• Innovative planning for the future that embraces today’s and tomorrow’s technology;

  • Impressive return on investment (ROI) for individuals and organizations; and

  • A solid retention strategy.

Saint Joseph’s University’s (SJU) business faculty has observed that in recent years, some of our very top Executive MBA students (concentrating in this healthcare curriculum) are physicians with 15, 20, and even 25+ years of clinical experience. Whilst they may have been attracted to the biology and biochemistry sciences as undergraduates, they have a remarkable commitment to excellence and learning. We have also collectively observed that many physicians who become MBA students tackle quantitative courses (Accounting, Finance, and Forecasting) with the same fever pitch as their medical school years or residencies.

As a result, the desire to earn an MBA degree in a specialization like healthcare is an ideal way to heighten the performance of a multi-talented physician. No doubt, the mettle and competency of physicians are well tested. Not surprisingly, however, the ability to connect healthcare to a business curriculum happens cohort after cohort. Any hesitation regarding the success that a physician may have in business school may be unwarranted. SJU faculty has witnessed excellence and award-winning submissions most recently at final Capstone presentations at Inspira Health Network especially in our Business Ethics, Health Policy, R&D/Innovation, Forecasting, Healthcare Systems Strategy, and Capstone courses (See Appendix for more details on 6 of 24 courses noted above).

By definition, graduate school and Executive MBA programs also foster a culture of immersed strategic and critical thinking, ideation and research and development, unbridled opportunity; improvement steps to enhance the status quo; and the emergence of true growth.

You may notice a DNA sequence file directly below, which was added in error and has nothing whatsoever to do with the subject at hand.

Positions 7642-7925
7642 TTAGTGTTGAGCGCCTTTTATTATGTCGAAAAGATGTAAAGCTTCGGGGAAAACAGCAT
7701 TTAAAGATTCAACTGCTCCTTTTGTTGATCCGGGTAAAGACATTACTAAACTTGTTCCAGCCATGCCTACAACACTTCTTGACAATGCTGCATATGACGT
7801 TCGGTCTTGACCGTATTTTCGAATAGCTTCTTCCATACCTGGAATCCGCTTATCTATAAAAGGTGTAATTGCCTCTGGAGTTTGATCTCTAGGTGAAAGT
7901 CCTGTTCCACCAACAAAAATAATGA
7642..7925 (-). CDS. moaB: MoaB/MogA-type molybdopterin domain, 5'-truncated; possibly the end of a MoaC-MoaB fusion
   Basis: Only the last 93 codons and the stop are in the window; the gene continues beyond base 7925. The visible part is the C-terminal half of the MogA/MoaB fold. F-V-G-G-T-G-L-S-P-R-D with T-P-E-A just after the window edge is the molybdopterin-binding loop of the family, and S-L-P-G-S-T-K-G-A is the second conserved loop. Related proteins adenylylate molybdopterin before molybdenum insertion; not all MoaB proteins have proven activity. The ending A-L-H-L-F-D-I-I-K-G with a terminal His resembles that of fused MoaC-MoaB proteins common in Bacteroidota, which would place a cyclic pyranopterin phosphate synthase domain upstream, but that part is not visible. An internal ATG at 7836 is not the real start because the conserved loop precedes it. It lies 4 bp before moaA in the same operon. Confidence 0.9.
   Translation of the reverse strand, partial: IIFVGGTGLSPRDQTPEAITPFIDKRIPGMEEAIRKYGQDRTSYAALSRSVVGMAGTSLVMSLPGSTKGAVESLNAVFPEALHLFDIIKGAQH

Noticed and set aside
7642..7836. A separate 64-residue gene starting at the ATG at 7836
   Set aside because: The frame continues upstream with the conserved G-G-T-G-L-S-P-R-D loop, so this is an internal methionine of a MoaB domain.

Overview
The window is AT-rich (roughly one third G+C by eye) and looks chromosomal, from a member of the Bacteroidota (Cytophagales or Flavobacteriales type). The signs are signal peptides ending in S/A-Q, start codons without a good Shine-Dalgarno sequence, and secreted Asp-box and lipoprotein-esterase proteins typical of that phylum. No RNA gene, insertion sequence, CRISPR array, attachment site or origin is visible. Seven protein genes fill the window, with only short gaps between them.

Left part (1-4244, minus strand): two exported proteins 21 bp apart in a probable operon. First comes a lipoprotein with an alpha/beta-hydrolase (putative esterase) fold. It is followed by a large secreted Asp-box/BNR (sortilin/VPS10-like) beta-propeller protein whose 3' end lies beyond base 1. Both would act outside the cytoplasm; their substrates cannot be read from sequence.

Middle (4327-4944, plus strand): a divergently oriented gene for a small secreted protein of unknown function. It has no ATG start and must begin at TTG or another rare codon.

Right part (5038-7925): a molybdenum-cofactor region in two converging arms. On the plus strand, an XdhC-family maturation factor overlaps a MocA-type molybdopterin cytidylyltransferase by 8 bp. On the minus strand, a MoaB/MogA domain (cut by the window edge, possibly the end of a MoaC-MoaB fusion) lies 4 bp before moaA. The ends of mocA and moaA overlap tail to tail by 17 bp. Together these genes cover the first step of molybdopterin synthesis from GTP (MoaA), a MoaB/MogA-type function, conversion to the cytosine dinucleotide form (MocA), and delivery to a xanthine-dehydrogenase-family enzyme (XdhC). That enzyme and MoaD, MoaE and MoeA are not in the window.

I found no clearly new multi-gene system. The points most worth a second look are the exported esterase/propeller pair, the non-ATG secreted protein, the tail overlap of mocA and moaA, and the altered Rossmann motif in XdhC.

Key Terms in this Chapter

Reflexive Praxis: A learned skill that facilitates exploration of our personal context in order to identify our assumptions, biases, and the way we think. Understanding how we think and the sources of our individual way of thinking allows us to be more mindful of the way we communicate with others and make decisions.

Pedagogic Practice: Forms of social practice that shape and form the cognitive, affective, and moral development of individuals. Pedagogic practices influence the formation of identity as well as learning outcomes.

Experience in Action: Real-life decision making in the leadership arena with accountability for decisions and outcomes.

Facilitator's Role: Guides and manages a group event to ensure that the group's objectives are met effectively, with clear thinking, good participation, and full buy-in from everyone who is involved.

High Fidelity Simulation: Provides participants with a learning environment in which to develop non-technical skills, that is safe and controlled so that the participants are able to make mistakes, correct those mistakes in real time and learn from them, without fear of compromising patient safety. Participants in simulation are also able to rehearse the clinical management of rare, complex or crisis situations in a valid representation of clinical practice, before practicing on patients.

Experiential Learning: Experiential learning theory (ELT) provides a holistic model of the learning process and a multilinear model of adult development, both of which are consistent with what we know about how people learn, grow, and develop. The theory is called “experiential learning” to emphasize the central role that experience rather than cognition or behavioral plays in the learning process.